Jane Jacobs walkers explored Charlotte’s trendy, and not-so-trendy areas
From Philadelphia to San Francisco, from Hinesburg, Vt., to Morrilton, Ark., on Saturday, May 4, people around the country were getting together to explore parts of their cities, in honor of the late urban activist and author Jane Jacobs, born May 4, 1916.
See photos from the two walks, at article's end.
Charlotte held two Jane Jacobs Walks, through very different parts of the city. PlanCharlotte.org was the sponsor for both.
The first walk took place along a short stretch of North Sharon Amity Road, where two faded strip shopping centers next door to each other have become magnets for immigrant-owned businesses. Led by historian Tom Hanchett of Levine Museum of the New South, which was the walk’s co-sponsor, participants first visited an Ethiopian grocery and took part in an Ethiopian coffee ceremony.
The group of 20 then walked a few dozen feet up the strip shopping center for snacks at La Shish Kebob, open for three years and run by an immigrant from Jerusalem, Izzat Freitekh. The tour ended with desserts at the year-old Golden Bakery, about 200 feet away and owned by Syrian immigrant Tony Azazi.
Hanchett is not oblivious to that area’s lack of what most city planners would consider “urban”-style development. He just likes making the point that Jacobs did: “Cities need old buildings so badly it is probably impossible for vigorous streets and districts to grow without them,” he read to the group as they savored bites of baklava. “By old buildings I mean … a good lot of plain, ordinary, low-value old buildings, including some rundown old buildings. … Chain stores, chain restaurants and banks go into new construction. But neighborhood bars, foreign restaurants and pawn shops go into older buildings.”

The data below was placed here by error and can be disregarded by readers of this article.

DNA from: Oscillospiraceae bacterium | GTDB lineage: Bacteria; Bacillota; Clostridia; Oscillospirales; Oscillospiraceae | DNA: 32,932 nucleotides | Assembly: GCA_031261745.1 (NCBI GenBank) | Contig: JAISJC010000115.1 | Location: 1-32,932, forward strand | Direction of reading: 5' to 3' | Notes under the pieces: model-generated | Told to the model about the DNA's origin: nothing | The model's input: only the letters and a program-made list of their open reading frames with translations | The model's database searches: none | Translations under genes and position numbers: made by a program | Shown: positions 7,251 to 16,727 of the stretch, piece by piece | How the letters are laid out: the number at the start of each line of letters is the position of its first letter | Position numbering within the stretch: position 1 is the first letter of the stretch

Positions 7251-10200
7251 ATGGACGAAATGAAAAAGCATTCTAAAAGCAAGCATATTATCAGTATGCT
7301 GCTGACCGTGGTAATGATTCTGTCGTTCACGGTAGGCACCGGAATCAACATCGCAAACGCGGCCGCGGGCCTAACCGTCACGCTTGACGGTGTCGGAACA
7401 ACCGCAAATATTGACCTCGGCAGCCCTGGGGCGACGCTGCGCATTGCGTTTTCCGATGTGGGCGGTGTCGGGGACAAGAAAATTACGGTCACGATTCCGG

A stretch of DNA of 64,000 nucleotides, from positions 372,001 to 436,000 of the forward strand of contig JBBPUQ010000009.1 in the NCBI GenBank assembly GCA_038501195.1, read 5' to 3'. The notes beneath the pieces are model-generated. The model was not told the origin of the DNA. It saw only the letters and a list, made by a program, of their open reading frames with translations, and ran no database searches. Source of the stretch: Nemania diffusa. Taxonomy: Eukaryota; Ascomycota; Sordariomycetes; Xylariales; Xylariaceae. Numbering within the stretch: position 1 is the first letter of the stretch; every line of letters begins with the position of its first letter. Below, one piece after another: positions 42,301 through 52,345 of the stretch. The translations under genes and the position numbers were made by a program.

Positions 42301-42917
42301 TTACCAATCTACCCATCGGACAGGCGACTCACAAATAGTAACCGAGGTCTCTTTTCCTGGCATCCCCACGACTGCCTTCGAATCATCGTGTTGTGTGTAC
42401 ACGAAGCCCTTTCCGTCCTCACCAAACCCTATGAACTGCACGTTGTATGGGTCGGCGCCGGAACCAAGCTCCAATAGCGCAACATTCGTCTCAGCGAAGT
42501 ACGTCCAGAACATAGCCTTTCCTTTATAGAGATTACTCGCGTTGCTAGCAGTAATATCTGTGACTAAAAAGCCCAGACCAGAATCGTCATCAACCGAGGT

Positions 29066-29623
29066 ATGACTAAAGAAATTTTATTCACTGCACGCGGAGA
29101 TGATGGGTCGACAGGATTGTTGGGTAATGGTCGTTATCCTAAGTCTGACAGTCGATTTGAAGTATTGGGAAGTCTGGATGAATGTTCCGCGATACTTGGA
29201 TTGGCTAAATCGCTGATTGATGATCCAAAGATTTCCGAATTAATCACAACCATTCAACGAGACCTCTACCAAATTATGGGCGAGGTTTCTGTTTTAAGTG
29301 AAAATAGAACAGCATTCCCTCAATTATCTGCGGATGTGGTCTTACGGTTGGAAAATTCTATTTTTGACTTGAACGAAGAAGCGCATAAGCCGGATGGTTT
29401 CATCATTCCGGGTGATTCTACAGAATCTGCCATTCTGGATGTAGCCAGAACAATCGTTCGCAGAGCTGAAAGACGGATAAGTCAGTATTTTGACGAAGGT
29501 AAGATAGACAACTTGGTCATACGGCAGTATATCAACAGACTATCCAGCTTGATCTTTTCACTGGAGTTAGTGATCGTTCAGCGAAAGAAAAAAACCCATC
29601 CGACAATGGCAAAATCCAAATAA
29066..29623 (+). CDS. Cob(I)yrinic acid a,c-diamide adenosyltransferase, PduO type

A noted chowhound with a nose for new, ethnic food offerings, Hanchett likes to take people to parts of the city that are not trendy or glossy, to show them how regeneration happens slowly and quietly. “In Charlotte,” he said, “some of the cool stuff is stuff we don’t think is cool yet.”
Don’t overlook the humble businesses that locate in old, scrappy parts of town. “This is where culture happens,” he said.
Charlotte’s South End neighborhood is anything but overlooked. It’s a former industrial area along an abandoned freight rail line that became the city’s first light rail corridor. Along with rehabbed old textile mills and up-fitted old factories, the area is seeing a boom in high-end apartments and condominiums.
Urban design professor David Walters of the University of North Carolina at Charlotte led a group of a dozen along a sidewalk that runs beside the light rail tracks – a well-used bicycle and walking trail.
Don’t confuse urban planning with urban design, he said. Many of the developments in the area are good urban planning – they mix uses, they cluster near transit stations, they re-use existing infrastructure – but are bad urban design, he said.
Examples include parking lots facing the public space of the sidewalk trail, and the garbage containers stowed behind buildings but fronting the public walk. “If a student did this in my class,” he said, pointing to surface parking lots next to businesses at the light rail line, “they would fail the project.”
He discussed “density” with the group – a word that too often in cities like Charlotte is viewed with suspicion. “Without density you can’t have urban life,” Walters said. “Without density we can’t have sustainable urban places.”
He carried with him two copies of Jane Jacobs’ The Death and Life of Great American Cities, a book he uses regularly with his students. One copy, a yellowed paperback with pages falling out, is what he was carrying as an architecture student in England in the 1960s when a professor spotted it and forbade him to read it. Jacobs was not an architect, not a planner and, worst of off, the professor sniffed, she was a woman.
Scroll below for more photographs from the two Jane Jacobs walks in Charlotte.